A Holter monitor is a small, wearable device that is used to record your heart’s electrical activity. The device is usually worn for 24 to 48 hours. The recorded data is then analyzed to look for any abnormal heart rhythms. Holter monitors are often used to diagnose and monitor heart conditions such as arrhythmias.
In this article, we will discuss how to read Holter monitor results. We will cover the different types of Holter monitors, how the data is recorded, and how to interpret the results.
Types of Holter Monitors
There are two main types of Holter monitors: event monitors and continuous monitors.
Event monitors are worn for a period of time (usually 1 to 2 weeks) and only record data when the patient experiences symptoms such as a rapid heart rate or chest pain. The data is then downloaded from the monitor and analyzed by a doctor.
Continuous monitors are worn for a longer period of time (usually 24 to 48 hours) and record data continuously. The data is stored on the monitor and can be downloaded and analyzed at any time.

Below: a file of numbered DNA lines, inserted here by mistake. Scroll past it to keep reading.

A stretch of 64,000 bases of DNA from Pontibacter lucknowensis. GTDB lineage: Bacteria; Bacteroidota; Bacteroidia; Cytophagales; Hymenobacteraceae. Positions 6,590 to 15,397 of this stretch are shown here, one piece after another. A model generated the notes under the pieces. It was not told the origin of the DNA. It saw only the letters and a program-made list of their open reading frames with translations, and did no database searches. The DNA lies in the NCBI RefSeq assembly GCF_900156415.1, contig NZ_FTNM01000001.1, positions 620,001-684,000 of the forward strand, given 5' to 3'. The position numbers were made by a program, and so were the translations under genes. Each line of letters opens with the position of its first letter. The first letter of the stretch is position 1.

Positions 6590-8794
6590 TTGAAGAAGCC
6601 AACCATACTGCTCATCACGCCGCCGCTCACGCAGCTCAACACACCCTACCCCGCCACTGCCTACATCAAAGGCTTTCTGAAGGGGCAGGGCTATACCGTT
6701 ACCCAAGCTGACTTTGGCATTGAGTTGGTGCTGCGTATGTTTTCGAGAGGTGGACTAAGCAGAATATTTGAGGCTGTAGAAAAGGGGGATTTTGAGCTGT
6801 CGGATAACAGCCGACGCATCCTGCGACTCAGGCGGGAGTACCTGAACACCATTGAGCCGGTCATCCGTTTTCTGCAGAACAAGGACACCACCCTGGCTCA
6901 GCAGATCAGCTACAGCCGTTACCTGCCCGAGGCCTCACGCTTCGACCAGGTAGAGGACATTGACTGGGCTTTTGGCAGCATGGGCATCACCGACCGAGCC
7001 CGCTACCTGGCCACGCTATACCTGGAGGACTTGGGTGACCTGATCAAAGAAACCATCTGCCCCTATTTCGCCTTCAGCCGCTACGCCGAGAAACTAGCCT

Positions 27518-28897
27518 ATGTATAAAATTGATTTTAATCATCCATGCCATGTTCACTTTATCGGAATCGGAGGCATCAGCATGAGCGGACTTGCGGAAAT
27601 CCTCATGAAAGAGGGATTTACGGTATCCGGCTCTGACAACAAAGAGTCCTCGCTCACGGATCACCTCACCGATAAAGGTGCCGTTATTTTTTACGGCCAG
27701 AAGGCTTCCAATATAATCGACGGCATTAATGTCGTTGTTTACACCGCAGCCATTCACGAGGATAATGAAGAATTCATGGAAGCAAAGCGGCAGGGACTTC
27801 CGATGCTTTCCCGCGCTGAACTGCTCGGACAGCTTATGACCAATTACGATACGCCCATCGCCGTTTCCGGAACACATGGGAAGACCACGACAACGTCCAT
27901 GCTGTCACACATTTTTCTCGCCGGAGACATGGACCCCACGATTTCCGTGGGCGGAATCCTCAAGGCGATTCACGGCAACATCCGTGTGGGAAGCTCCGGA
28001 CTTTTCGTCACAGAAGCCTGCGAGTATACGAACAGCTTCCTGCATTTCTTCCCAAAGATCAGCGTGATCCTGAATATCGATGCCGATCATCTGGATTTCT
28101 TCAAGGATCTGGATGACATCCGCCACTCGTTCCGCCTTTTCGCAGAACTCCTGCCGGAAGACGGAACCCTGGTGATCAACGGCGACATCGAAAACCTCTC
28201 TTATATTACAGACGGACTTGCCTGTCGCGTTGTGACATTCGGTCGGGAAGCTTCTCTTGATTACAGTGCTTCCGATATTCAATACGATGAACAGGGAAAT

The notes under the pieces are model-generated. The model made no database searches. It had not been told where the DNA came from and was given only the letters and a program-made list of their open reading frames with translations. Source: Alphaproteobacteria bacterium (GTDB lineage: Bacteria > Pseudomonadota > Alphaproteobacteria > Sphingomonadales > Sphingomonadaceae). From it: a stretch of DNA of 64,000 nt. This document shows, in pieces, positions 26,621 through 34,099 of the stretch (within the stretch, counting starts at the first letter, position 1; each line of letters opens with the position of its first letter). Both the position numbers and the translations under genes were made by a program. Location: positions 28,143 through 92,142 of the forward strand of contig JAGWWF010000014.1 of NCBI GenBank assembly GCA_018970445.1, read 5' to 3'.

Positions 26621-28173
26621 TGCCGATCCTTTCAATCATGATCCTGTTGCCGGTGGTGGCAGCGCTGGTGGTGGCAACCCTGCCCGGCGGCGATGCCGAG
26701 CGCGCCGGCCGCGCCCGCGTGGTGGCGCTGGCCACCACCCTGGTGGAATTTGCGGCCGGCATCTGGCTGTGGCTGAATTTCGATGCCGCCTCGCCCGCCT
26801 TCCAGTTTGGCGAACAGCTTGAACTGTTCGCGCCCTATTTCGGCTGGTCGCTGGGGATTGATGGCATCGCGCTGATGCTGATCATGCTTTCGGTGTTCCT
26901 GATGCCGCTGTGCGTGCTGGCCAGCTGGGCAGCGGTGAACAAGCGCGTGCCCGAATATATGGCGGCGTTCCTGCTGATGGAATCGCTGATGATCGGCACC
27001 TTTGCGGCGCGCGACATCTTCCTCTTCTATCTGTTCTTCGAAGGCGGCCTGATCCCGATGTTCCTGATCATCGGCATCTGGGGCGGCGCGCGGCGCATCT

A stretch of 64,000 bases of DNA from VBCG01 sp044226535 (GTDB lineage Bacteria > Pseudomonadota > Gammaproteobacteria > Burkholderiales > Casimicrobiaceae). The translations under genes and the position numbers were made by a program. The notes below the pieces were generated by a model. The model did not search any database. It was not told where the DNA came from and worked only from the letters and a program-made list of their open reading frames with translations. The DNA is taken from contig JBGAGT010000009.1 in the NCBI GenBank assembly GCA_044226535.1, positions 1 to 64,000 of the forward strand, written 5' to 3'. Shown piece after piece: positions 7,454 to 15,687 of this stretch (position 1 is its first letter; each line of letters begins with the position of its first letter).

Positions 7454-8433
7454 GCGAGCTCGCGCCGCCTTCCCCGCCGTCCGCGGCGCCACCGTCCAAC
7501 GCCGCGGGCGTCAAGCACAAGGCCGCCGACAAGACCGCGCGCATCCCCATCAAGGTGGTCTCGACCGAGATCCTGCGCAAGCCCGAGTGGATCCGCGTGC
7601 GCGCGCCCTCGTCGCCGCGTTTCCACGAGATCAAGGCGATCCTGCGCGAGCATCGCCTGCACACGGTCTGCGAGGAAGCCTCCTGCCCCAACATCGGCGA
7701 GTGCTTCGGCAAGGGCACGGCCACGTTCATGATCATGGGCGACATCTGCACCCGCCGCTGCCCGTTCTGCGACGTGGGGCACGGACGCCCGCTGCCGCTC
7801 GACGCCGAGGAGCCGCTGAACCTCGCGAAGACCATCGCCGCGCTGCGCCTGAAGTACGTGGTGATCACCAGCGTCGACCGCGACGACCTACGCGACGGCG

How the Data is Recorded
Holter monitors record the electrical activity of the heart using electrodes that are attached to the skin. The electrodes are connected to the monitor by wires. The monitor records the electrical activity of the heart and stores the data on a memory card.
The data is then downloaded from the monitor and analyzed on a computer. The computer software looks for any abnormal heart rhythms.
How to Interpret the Results
The results of a Holter monitor test are interpreted by a doctor. The doctor will look for any abnormal heart rhythms and will also look at the overall heart rate.
The results of the test will be given to the patient in a report. The report will show the doctor’s interpretation of the results and will also include any recommendations for further testing or treatment.
If you have been given a Holter monitor test, it is important to follow up with your doctor to discuss the results.